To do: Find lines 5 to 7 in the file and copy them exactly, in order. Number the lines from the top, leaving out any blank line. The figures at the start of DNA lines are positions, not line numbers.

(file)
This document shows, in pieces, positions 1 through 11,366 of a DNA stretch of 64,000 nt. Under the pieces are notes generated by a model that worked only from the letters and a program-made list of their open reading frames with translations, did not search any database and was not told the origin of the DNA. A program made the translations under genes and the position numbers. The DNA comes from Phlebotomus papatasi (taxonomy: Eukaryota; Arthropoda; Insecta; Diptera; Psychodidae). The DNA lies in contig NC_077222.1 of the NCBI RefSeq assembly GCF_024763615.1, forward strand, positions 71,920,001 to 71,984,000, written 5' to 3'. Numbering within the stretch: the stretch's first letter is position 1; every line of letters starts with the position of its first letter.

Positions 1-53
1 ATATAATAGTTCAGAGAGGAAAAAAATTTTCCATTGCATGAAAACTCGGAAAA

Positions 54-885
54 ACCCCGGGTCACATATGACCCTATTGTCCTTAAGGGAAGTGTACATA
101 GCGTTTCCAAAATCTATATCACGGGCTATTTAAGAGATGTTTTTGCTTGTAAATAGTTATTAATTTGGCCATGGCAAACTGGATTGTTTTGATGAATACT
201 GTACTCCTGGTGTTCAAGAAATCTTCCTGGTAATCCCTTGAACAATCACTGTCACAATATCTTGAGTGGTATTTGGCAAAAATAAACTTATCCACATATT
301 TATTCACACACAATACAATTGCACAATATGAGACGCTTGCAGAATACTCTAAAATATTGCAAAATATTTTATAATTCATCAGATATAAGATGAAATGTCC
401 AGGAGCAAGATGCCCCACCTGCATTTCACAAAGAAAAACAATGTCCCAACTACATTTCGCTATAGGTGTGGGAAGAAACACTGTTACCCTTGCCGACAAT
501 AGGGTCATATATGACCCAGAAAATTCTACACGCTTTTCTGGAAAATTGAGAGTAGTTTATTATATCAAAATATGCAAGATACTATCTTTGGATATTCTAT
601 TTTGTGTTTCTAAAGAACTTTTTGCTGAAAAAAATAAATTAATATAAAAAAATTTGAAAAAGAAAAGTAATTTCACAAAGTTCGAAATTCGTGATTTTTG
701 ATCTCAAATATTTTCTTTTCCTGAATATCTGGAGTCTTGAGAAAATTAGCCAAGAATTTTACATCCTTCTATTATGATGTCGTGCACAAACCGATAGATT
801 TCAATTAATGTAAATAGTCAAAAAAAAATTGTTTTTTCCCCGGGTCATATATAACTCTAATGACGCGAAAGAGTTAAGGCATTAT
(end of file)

54 ACCCCGGGTCACATATGACCCTATTGTCCTTAAGGGAAGTGTACATA
101 GCGTTTCCAAAATCTATATCACGGGCTATTTAAGAGATGTTTTTGCTTGTAAATAGTTATTAATTTGGCCATGGCAAACTGGATTGTTTTGATGAATACT
201 GTACTCCTGGTGTTCAAGAAATCTTCCTGGTAATCCCTTGAACAATCACTGTCACAATATCTTGAGTGGTATTTGGCAAAAATAAACTTATCCACATATT